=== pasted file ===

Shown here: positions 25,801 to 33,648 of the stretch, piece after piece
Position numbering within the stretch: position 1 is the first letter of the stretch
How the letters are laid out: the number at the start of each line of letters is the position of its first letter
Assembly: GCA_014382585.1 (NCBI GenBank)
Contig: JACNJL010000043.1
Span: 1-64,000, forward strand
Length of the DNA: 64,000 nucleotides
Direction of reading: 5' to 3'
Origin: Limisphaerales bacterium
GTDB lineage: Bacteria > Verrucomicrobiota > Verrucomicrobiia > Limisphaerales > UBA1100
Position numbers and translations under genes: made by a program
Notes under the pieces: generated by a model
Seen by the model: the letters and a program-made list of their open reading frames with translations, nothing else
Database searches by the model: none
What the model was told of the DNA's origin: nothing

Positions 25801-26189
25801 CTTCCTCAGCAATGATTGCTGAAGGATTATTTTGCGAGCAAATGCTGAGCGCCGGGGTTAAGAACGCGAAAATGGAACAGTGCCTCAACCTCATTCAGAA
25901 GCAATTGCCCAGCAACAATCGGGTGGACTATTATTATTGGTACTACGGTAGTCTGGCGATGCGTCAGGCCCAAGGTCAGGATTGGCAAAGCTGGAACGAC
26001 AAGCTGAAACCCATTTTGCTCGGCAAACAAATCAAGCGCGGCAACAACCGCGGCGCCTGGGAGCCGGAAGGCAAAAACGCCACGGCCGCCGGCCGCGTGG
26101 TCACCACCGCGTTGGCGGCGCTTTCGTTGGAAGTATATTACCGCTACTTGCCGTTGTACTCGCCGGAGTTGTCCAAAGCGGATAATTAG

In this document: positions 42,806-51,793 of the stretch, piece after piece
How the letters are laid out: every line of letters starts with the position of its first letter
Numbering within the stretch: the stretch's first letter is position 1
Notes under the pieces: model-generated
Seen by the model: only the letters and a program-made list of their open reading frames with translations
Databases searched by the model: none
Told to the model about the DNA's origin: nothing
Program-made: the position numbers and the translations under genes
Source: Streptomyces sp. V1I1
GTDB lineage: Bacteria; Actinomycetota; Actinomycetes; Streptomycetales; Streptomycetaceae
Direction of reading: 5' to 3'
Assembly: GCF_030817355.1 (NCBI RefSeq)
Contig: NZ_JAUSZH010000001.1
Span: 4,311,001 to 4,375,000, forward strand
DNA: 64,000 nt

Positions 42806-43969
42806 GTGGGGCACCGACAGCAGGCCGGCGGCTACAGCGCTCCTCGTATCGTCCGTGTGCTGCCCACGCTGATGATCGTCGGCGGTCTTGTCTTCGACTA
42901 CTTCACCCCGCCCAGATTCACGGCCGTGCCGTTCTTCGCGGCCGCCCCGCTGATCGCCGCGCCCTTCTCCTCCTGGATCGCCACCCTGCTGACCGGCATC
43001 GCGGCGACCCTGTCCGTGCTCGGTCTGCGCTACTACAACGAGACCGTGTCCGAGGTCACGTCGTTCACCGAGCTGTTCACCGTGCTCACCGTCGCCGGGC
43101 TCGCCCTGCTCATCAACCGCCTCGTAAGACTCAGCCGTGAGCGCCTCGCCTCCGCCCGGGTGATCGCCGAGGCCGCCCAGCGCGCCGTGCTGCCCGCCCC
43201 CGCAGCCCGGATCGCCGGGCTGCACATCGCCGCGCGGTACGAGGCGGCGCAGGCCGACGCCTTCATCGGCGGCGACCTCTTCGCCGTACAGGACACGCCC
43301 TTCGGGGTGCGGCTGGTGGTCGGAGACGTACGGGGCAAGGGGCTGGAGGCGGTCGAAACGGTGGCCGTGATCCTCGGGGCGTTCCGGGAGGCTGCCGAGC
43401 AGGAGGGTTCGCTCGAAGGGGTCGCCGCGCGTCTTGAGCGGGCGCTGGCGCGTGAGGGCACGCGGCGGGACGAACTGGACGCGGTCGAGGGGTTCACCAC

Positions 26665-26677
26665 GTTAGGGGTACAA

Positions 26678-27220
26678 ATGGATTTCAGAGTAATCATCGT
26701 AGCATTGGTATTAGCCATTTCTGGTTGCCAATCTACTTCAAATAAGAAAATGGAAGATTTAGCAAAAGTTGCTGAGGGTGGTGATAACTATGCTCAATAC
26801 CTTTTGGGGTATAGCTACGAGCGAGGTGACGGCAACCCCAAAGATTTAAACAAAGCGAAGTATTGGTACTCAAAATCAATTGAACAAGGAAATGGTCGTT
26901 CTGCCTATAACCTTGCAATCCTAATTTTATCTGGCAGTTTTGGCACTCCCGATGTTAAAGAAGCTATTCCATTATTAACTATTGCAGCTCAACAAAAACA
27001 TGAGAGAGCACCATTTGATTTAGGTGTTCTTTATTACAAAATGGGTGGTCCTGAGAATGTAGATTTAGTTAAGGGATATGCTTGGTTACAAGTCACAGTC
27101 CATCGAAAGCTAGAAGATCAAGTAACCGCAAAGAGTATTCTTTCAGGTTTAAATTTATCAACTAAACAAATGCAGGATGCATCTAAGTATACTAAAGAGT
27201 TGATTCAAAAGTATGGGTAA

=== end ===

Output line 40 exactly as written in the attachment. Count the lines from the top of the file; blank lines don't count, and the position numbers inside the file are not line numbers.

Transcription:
43101 TCGCCCTGCTCATCAACCGCCTCGTAAGACTCAGCCGTGAGCGCCTCGCCTCCGCCCGGGTGATCGCCGAGGCCGCCCAGCGCGCCGTGCTGCCCGCCCC